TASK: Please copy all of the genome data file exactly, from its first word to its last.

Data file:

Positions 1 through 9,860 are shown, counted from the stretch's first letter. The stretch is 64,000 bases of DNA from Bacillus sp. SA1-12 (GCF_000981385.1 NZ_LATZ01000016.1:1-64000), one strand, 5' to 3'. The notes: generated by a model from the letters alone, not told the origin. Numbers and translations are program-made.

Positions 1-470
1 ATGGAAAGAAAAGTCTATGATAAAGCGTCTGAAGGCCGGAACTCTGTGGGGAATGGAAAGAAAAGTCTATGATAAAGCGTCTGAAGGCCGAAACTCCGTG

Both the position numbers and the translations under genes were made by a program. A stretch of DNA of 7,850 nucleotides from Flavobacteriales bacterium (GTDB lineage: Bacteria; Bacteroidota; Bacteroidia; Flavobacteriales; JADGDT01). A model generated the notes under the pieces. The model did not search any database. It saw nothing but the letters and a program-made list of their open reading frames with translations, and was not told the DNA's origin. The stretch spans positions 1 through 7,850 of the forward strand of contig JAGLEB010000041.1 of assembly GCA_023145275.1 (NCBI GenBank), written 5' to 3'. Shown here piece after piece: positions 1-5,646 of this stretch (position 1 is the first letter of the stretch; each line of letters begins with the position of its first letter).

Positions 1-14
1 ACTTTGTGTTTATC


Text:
Positions 1 through 9,860 are shown, counted from the stretch's first letter. The stretch is 64,000 bases of DNA from Bacillus sp. SA1-12 (GCF_000981385.1 NZ_LATZ01000016.1:1-64000), one strand, 5' to 3'. The notes: generated by a model from the letters alone, not told the origin. Numbers and translations are program-made.

Positions 1-470
1 ATGGAAAGAAAAGTCTATGATAAAGCGTCTGAAGGCCGGAACTCTGTGGGGAATGGAAAGAAAAGTCTATGATAAAGCGTCTGAAGGCCGAAACTCCGTG

Both the position numbers and the translations under genes were made by a program. A stretch of DNA of 7,850 nucleotides from Flavobacteriales bacterium (GTDB lineage: Bacteria; Bacteroidota; Bacteroidia; Flavobacteriales; JADGDT01). A model generated the notes under the pieces. The model did not search any database. It saw nothing but the letters and a program-made list of their open reading frames with translations, and was not told the DNA's origin. The stretch spans positions 1 through 7,850 of the forward strand of contig JAGLEB010000041.1 of assembly GCA_023145275.1 (NCBI GenBank), written 5' to 3'. Shown here piece after piece: positions 1-5,646 of this stretch (position 1 is the first letter of the stretch; each line of letters begins with the position of its first letter).

Positions 1-14
1 ACTTTGTGTTTATC